"The Limits of Arbitrage"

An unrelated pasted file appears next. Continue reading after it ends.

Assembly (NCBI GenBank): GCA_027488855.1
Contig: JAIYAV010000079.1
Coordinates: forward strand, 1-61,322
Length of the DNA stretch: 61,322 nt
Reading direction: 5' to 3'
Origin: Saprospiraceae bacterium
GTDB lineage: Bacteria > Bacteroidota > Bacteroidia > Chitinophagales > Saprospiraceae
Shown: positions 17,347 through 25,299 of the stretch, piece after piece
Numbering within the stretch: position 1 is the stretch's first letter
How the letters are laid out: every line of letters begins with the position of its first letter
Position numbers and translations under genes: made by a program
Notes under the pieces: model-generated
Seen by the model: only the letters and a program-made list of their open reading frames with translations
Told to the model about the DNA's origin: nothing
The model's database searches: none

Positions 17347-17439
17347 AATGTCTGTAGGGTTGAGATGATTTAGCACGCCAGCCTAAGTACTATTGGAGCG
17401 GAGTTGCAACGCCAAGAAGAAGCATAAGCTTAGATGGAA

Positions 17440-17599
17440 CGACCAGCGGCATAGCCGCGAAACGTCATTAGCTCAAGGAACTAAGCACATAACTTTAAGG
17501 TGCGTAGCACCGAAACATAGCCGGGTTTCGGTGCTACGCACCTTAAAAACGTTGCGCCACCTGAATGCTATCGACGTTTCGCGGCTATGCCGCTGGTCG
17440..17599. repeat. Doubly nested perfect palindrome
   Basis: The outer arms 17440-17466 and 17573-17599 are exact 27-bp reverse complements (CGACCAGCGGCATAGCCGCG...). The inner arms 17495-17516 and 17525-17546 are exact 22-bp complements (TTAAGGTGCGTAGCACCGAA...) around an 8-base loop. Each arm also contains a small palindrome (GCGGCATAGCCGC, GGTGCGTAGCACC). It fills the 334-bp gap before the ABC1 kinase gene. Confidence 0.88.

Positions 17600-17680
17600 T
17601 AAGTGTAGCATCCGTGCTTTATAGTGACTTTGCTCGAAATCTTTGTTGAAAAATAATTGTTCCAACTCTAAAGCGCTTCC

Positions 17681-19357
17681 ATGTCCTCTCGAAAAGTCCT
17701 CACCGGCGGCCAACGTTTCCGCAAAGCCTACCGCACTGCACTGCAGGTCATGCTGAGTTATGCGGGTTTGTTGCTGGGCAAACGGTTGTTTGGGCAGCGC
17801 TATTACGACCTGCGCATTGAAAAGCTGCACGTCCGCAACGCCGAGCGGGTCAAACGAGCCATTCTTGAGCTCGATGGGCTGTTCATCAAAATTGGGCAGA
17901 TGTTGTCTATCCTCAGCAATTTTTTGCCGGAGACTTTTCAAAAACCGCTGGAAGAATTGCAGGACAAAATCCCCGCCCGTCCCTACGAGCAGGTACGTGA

The Limits of Arbitrage Andrei Shleifer & Robert Vishny (JF 1997) Presented by Steven Laufer December 4, 2007 Motivation Absence of arbitrage has been an underlying assumption in most/all of papers so far: Existence of SDF, Compact budget sets. In reality, many funds practice professional arbitrage. Why don’t the actions of these funds eliminate arbitrage opportunities? Answer: Limited funds, agency Overview Agency Model of Limited Arbitrage Model Results Authors’ Discussion My Discussion Model: General Assumptions Arbitrage requires capital. Arbitrage practiced by managers who manage investors’ money. Investors may withdraw capital. Investors do not understand the arbitrage mechanism and can only evaluate managers based on past performance, not future expected returns. Arbitrageurs highly specialized. Only have expertise to practice in one market. Take large enough positions to aﬀect prices. Risk-free arbitrage: arbitrage strategy makes money with probability one. Mis-pricing may deepen before it is resolved. Model: Setup Market for one security Agents: Arbitrageur, Investors, Noise traders Three periods: Period 3: Price goes to fundamental value V (p3 = V ). V known to arbitrageur from start. Period 2: With probability (1-q), nose traders realize the mis-pricing and price goes to fundamental value V (p2 = V ). Otherwise . . . Periods 1 & 2: Prices pt determined in equilibrium. Noise traders have “pessimism shock” St which causes them to underprice asset. If p2 = V , S2 > S1 so mis-pricing worsens. Aggregate demand from noise traders: QN(t) = [V − St ]/pt Model: Setup Arbitrageur in periods 1 & 2 Arbitrageur has available funds Ft . F1 given exogenously. F2 depends on t=1 returns. Investors may withdraw funds between periods 1 and 2. Arbitrageurs invest Dt ≤ Ft . Security in unit supply so equilibrium prices given by pt = V − St + Dt Assume F2 < S2 so p2 < V . (Mis-pricing survives because of lack of capital available for arbitrage.) If p2 = V , D2 = Ft because prices surely rise to p3 = V . If p2 = V , arbitrageur invests in cash. The interesting period is t=1. Performance-based Arbitrage Investors use gross returns from t=1 to t=2 to judge whether to withdraw or invest more capital (even though lower returns predict increased future returns). F2 = F1 · G ([D1 · (p2/p1) + (F1 − D1 )]/F1 ) G (x) = ax + 1 − a, a ≥ 1 a controls sensitivity of investment to past performance. G (1) = 1, G = a ≥ 1, G ≤ 0 If mis-pricing worsens at t = 2, investors see loss and withdraw funds. F2 = F1 − aD1 (1 − p2 /p1 ). Arbitrageurs maximize expected third-period wealth D1 · V EW = (1 − q) a + F 1 − D1 + (1 − a)F1 p1 V D1 · p2 +q a + F 1 − D1 + (1 − a)F1 p2 p1 Model Results First order condition for arbitrageur (1 − q) (V /P1 ) + q (p2/p1 − 1) V /p2 ≥ 0 Equality if D1 < F1 . Inequality if D1 = F1 . Proposition 1: For a given V ,S1 , S2 ,F1 , and a, there is a q ∗ s.t. for q > q ∗ , D1 < F1 and for q < q ∗ , D1 = F1 . Proposition 2: At the corner solution (D1 = F1 ), dp1 /dS1 < 0, dp2 /dS2 < 0, and dp1 /dS2 = 0. At the interior solution dp1 /dS1 < 0, dp2 /dS2 < 0, and dp1 /dS2 < 0. No general results about eﬀect of a on pricing. Depends on whether prices can approach true value in t = 2, which determines whether arbitrageurs might be given more or less funds in period 2. Proposition 3: If D1 = F1 and S2 > S1 , then for a > 1, F2 < D1 and F2 /p2 < D1 /p1 . (D1 = F1 is a suﬃcient but not necessary condition). Proposition 4: If D1 = F1 , dp2 /dS2 < −1 and d 2 p2 /dadS2 < 0. Author’s Discussion Why is PBA plausible? Contractual restrictions on withdrawls are not common. Creditors demand immediate repayment when value of collateral falls. Arbitrageurs may liquidate positions following losses if fear that future deepening mis-pricings would cause dramatic future investment withdrawls. Arbitrageurs may be uncertain about proﬁtability of strategy. Author’s Discussion Less arbitrage in equity and foreign exchange markets than in bond markets because true value in more uncertain. PBA model explains why arbitrage is harder in more volatile markets. If traders are specialized, they cannot diversify away from idiosyncratic risk, no risk premium for extra volatility. Alternatively, in segmented market, idiosyncratic risk may be priced. Arbitrageurs would earn higher expected returns in more volatile assets, even if volatility not correlated with systematic risk. Not in data. Arbitrage strategies more attractive in markets where resolution of mis-pricing is faster and more certain. Example: Stocks of commercial banks were underpriced in 1990-91 but funds had to liquidate before could realize returns. Liquidation put further downward pressure on prices. Discussion Important to understand why arbitrage opportunities persist. Limited capital available for arbitrage and uncertainty about timing of resolution of mis-pricings are interesting explanations. BUT These are not the main mechanisms of this paper. Discussion: PBA Model Investors evaluate arbitrageurs on time scale shorter than the time expected to proﬁt from arbitrage. Investors judge based on past performance even though past and future returns are perfectly negatively correlated. Investors are not behaving rationally! Do we really expect mis-pricings to become worse? Mechanism of PBA reducing ability of arbitrageurs to aﬀect prices relies on this assumption! Discussion: Importance of PBA Limited capital reduces ability of arbitrageurs to correct mis-pricings. PBA further reduces that ability. Evidence for this additional mechanism? Why is PBA more appealing than risky arbitrage? What about just uncertainty in timing of resolution of mis-pricing? Authors were going to consider a=1 but don’t. Discussion of volatility doesn’t rely on PBA. If large probability of future deepening of mis-pricing, capital-limited ﬁrms will hold more cash to take advantage of future opportunities. Conclusion Limited capital available for arbitrage and uncertainty about timing of resolution of mis-pricings are interesting explanations. Not convinced about importance of PBA. Particularly with modeling of investors and assumption of deepening mis-pricing. Need better description/model of evolution of mis-pricings. If the price gets further from true value, is that evidence that the mis-pricing will persist? Compare that to PBA model.